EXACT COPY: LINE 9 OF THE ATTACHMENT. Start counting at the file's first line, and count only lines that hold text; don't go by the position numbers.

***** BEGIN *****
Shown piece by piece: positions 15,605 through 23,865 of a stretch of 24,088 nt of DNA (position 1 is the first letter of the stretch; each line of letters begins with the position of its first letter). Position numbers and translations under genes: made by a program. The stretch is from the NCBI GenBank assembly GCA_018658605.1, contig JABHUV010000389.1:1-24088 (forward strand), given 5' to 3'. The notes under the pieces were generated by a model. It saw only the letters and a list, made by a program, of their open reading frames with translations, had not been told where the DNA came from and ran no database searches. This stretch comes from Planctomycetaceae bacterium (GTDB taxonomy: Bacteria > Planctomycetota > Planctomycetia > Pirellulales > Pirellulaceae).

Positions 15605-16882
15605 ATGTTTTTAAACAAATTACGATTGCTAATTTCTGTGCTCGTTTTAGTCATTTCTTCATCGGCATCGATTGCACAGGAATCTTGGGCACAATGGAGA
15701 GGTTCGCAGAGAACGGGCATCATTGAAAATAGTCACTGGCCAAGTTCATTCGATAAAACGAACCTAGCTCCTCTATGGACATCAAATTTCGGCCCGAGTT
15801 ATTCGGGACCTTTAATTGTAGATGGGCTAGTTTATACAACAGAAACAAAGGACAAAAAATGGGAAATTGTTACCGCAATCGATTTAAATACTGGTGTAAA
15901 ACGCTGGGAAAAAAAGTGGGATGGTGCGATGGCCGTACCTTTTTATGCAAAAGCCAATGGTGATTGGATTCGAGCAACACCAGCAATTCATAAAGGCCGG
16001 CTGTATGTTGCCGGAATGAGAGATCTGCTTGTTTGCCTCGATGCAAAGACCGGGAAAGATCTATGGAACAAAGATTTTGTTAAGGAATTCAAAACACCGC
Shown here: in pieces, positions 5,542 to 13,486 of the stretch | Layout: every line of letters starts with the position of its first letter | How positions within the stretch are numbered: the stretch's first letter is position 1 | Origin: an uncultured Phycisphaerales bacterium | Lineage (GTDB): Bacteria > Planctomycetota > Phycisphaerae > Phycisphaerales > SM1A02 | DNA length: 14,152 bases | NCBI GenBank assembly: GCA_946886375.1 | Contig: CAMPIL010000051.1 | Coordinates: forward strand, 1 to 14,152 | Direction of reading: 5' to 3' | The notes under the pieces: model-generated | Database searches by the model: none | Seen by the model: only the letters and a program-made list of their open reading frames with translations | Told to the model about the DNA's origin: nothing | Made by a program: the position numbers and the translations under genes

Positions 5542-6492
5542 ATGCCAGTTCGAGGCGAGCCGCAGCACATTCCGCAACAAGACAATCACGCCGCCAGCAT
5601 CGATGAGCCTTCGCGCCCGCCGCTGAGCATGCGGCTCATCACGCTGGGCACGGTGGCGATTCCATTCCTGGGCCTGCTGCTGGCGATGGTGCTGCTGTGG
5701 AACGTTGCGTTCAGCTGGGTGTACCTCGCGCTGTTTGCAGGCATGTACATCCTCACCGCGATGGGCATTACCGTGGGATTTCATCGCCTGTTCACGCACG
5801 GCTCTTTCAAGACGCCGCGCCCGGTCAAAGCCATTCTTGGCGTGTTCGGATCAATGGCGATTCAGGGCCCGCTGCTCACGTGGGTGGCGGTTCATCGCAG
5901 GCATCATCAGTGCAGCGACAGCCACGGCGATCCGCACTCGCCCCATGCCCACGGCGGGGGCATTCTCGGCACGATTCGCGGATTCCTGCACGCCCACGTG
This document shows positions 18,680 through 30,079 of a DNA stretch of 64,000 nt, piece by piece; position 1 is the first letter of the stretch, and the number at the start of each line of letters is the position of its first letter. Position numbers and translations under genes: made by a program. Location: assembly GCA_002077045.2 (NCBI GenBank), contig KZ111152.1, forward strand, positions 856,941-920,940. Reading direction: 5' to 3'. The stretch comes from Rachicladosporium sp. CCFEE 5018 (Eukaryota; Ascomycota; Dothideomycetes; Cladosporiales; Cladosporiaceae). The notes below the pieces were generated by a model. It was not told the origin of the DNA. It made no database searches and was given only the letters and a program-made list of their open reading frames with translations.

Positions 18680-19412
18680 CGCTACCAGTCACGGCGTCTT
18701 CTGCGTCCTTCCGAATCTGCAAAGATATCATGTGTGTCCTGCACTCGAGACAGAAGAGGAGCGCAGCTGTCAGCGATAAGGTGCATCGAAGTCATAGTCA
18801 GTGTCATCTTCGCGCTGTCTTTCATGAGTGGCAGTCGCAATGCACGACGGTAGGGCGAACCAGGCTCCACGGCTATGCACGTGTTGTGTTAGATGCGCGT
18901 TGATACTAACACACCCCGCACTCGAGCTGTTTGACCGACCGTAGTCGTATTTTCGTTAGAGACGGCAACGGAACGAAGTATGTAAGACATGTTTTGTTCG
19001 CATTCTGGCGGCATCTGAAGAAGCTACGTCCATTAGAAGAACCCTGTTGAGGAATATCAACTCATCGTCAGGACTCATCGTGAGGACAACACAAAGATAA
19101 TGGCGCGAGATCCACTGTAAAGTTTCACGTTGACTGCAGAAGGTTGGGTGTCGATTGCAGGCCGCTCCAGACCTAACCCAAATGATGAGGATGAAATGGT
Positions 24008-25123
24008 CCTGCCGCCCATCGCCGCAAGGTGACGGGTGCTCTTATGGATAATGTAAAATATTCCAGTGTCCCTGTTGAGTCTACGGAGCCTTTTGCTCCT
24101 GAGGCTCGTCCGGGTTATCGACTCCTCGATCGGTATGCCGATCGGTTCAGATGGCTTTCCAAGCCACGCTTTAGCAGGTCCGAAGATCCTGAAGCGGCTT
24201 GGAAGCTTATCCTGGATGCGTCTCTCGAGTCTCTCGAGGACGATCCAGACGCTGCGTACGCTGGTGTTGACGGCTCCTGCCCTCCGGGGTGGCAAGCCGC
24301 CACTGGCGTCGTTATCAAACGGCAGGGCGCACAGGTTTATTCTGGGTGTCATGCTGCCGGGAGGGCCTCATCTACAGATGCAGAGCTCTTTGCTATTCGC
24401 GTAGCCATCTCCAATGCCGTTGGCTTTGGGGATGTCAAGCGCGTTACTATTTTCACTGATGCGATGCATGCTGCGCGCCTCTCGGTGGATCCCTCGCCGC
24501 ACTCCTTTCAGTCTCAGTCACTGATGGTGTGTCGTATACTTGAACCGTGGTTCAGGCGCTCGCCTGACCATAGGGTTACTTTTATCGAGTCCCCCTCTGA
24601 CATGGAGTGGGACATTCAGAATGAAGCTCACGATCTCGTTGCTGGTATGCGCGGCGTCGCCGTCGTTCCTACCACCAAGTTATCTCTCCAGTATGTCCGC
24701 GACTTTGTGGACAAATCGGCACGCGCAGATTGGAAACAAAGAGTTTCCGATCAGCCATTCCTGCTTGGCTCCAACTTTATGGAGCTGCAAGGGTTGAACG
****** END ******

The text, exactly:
Positions 5542-6492